NEW YORK – There will be no surprise outcomes at the United Nations Refugee Summit, said Audrey Gaughran, director of Global Issues at Amnesty International (A.I.), before the meeting had even begun.
Notwithstanding the summit being the first such high-level meeting to address the large-scale movement of people, many advocacy groups had already predicted an underwhelming performance by the U.N. and its member states at the much-anticipated meeting in New York.
But Gaughran and others in her position have an onerous task. Despite mixed migration influxes reaching European shores at a previously unheard-of rate, convincing wealthier countries that often do not bear the burden of geography – a factor that has incidentally contributed to their historic affluence – to take in sizable numbers of refugees is not easy. Out of the 22,504 people targeted in an E.U. program agreed in July 2015, a mere 8,268 have been resettled,according to experts writing for Refugees Deeply.
Advocacy for resettlement becomes an even more exacting challenge when the argument of “the crisis reaching the doorstep” of faraway countries is used to drum up support for deterrence policies that in effect create a military-industrial complex to keep “illegal” migration at bay.
Amid political abstention from some of the best-resourced states, A.I. recently launched the I Welcome campaign, which sends “a powerful message to politicians worldwide to do the right thing and agree a plan to share responsibility for refugees – now.”
Additionally, its lead researchers, such as Anna Neistat, are launching groundbreaking investigations to rally support for radical policy changes in individual countries. Their most recent report on the treatment of refugees at Nauru Island, where the Australian government has set up an offshore detention center, is a case in point. Following the report, more than 2,000 documents leaked by center officials corroborated A.I.’s findings, prompting calls from the Australian public to shut the premises permanently.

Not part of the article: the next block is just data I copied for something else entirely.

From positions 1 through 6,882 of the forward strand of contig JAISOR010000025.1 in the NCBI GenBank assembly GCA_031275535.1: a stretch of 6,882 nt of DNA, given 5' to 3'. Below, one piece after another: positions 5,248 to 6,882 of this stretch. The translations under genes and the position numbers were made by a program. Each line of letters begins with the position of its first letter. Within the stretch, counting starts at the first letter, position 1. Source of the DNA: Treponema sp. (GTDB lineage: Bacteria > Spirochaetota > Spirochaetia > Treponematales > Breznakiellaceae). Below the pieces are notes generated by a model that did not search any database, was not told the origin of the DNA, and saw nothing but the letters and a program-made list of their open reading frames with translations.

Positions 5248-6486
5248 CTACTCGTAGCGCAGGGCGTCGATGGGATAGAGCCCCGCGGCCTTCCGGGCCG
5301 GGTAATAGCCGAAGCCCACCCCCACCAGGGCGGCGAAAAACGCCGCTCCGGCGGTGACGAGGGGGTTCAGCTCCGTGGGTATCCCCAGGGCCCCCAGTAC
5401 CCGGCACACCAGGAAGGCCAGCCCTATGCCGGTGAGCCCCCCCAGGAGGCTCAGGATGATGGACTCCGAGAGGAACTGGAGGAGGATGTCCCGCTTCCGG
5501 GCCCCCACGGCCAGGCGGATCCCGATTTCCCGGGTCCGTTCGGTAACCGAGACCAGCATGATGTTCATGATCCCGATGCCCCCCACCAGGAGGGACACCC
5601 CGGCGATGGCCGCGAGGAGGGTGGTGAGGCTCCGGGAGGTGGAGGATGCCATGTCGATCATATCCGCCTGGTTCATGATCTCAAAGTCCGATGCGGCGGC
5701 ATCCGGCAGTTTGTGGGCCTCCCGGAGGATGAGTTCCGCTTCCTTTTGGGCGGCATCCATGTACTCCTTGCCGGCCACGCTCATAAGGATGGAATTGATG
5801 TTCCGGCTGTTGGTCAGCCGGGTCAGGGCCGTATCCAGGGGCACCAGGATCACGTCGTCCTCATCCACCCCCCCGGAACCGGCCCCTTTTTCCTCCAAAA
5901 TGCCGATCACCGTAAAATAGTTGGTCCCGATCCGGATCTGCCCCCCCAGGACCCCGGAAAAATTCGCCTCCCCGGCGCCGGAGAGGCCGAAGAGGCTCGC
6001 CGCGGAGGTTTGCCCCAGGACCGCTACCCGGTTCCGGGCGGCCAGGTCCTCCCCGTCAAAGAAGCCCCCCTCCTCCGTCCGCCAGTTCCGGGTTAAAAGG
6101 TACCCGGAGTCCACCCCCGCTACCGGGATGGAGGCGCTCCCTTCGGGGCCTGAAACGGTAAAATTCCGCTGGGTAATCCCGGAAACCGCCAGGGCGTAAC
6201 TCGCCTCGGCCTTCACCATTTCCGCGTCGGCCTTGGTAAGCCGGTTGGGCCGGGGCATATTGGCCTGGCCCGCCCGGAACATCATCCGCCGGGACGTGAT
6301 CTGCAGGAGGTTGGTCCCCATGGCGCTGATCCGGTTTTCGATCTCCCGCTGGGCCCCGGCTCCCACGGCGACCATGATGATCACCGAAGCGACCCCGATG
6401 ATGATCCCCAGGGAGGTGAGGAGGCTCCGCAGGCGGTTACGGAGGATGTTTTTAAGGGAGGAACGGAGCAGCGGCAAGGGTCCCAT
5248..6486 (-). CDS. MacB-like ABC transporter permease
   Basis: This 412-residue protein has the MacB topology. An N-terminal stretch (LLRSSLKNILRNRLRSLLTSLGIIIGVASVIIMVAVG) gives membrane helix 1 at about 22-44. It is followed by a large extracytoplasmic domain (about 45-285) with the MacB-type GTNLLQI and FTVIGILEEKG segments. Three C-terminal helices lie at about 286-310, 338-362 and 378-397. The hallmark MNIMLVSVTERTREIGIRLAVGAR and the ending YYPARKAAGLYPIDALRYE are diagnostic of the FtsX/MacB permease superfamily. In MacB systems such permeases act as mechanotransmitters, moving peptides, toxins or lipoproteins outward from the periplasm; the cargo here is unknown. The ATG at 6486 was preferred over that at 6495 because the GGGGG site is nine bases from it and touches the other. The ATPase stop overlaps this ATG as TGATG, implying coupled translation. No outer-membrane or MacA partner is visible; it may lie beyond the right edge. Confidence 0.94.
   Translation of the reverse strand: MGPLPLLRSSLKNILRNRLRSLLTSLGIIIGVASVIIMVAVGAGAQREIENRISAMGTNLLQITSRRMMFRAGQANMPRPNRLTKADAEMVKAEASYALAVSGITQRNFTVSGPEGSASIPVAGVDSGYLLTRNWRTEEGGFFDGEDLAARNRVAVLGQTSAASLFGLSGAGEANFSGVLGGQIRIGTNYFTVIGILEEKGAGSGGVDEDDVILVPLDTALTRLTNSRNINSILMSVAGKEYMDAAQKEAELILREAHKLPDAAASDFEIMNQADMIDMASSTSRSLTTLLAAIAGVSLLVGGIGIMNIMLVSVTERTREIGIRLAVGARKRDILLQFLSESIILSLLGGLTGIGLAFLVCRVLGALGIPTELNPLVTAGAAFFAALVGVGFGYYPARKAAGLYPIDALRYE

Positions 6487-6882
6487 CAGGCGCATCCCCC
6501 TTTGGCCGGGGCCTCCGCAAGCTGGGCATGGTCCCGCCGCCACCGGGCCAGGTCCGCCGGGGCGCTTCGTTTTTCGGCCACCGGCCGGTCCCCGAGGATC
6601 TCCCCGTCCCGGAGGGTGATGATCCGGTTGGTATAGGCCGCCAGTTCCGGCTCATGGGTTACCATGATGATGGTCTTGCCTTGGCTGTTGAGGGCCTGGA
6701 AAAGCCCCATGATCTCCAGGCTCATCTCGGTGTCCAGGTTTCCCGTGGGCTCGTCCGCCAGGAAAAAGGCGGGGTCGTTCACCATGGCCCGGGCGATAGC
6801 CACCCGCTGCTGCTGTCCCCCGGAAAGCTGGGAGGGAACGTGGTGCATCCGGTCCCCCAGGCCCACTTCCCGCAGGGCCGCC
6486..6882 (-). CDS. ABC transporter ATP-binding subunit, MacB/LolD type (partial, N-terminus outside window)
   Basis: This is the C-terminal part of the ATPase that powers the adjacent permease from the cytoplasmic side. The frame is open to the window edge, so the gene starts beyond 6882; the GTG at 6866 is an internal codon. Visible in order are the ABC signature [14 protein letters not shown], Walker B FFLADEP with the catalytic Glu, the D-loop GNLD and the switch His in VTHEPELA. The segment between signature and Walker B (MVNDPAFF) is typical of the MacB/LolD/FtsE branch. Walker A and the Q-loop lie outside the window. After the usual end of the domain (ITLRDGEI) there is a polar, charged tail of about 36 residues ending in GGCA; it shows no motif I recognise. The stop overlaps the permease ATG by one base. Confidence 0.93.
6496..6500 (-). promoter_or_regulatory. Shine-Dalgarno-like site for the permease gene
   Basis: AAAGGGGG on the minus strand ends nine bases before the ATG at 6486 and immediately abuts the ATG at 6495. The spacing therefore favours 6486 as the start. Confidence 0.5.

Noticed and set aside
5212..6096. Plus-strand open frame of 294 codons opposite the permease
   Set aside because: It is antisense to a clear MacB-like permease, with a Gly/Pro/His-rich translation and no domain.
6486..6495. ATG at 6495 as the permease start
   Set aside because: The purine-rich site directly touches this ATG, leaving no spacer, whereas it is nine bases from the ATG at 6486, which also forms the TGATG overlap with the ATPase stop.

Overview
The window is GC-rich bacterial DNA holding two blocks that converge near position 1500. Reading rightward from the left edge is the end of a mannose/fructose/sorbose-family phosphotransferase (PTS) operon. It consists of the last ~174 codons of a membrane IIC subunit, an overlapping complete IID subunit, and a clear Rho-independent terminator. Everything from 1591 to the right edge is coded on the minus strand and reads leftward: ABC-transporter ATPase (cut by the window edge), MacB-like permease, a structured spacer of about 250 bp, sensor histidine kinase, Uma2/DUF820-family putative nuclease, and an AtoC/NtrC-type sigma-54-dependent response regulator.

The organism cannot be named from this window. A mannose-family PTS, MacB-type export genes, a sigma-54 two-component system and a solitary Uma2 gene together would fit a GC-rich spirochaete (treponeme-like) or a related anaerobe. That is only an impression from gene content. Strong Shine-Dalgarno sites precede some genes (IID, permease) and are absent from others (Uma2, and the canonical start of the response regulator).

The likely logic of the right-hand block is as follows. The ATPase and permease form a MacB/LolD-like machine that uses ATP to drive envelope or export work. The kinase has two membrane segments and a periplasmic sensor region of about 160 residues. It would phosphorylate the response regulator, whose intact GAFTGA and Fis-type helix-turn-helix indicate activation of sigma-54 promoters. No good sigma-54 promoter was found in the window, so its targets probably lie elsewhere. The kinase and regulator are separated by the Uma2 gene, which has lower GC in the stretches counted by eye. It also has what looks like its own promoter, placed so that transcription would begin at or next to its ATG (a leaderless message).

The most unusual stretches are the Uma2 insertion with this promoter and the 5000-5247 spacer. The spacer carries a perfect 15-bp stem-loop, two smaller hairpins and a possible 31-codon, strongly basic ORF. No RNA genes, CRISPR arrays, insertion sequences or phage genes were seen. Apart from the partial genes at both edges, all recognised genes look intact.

Refugees Deeply met Audrey Gaughran and Anna Neistat to discuss in-depth their respective goals at the UNGA.
Part One: Audrey Gaughran on the need for accelerated resettlement
Refugees Deeply: It is a tough climate in which to be advocating progressive measures to tackle migration flows. What is the most pressing task at hand, in your view?
Audrey Gaughran: Among the 21 million refugees in the world, a very large number are in a very small number of countries – you have 1 million in Lebanon, close to 1 million in Jordan. Many are in acute, distressing situations, so we have been calling for resettlement of all the vulnerable refugees, which is what UNHCR obviously pushes for but gets nowhere near in terms of countries offering resettlement places. But we also called for a mechanism to deal with very large inflows. So when a country like Lebanon gets a huge flow of refugees it should be able to ask for help and support so those people can then be moved to other countries that are not receiving such large numbers. With the U.N. negotiations, it started off with a sense that we could get 10 percent of refugees resettled. But then states progressively pulled backwards to the point where the outcome document is in our view representative of an abject failure of states and of the U.N. to do anything meaningful about the refugee crisis. So we continue to campaign for resettlement, but we are targeting individual states.
Refugees Deeply: How can we widen the scope so we’re not just talking about a European crisis, but a global crisis?